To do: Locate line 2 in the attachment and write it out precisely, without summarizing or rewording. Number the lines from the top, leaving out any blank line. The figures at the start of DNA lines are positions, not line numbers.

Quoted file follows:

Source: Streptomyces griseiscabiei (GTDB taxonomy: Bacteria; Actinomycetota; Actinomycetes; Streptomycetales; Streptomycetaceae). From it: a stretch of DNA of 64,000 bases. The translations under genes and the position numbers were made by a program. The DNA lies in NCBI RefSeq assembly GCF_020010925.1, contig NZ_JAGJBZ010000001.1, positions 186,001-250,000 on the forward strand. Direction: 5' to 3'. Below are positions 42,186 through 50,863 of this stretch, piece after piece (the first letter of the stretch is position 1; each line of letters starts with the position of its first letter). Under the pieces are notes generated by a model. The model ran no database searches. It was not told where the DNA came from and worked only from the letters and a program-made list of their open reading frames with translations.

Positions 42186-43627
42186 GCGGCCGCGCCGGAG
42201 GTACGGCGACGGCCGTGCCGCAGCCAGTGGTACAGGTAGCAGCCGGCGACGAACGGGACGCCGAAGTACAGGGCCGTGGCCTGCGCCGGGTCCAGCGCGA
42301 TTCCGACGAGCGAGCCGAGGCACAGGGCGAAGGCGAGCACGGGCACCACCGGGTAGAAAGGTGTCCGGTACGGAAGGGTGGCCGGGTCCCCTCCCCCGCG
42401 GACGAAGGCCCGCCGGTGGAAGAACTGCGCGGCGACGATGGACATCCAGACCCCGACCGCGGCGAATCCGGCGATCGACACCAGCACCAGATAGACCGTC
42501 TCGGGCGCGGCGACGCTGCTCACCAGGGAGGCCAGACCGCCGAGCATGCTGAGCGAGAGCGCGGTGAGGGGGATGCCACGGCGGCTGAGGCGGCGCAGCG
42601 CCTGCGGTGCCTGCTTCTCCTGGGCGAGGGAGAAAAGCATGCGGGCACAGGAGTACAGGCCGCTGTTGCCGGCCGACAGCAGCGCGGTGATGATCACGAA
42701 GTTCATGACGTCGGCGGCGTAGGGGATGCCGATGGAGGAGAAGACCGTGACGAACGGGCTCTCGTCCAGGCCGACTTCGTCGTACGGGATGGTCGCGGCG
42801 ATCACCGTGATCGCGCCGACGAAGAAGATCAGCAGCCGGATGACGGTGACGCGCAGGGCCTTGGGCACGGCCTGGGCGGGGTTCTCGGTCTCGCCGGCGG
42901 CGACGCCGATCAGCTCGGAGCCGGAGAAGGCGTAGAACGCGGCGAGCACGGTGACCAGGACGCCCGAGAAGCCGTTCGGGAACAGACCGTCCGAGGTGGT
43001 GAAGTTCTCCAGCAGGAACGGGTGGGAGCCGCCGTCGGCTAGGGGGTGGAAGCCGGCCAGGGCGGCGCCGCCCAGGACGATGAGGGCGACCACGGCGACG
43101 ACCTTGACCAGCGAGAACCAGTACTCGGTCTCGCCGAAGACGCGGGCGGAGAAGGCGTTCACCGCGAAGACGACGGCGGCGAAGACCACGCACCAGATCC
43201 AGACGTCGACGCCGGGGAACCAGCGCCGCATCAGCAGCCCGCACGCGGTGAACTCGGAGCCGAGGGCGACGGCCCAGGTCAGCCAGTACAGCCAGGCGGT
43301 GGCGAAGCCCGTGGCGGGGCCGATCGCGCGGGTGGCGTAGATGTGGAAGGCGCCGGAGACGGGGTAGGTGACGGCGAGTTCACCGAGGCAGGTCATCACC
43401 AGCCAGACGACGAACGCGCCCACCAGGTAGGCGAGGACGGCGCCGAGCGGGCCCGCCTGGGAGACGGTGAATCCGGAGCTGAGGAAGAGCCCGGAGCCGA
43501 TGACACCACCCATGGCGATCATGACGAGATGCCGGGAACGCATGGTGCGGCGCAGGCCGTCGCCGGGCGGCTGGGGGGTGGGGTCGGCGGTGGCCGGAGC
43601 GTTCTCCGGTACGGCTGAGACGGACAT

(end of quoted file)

Positions 42186-43627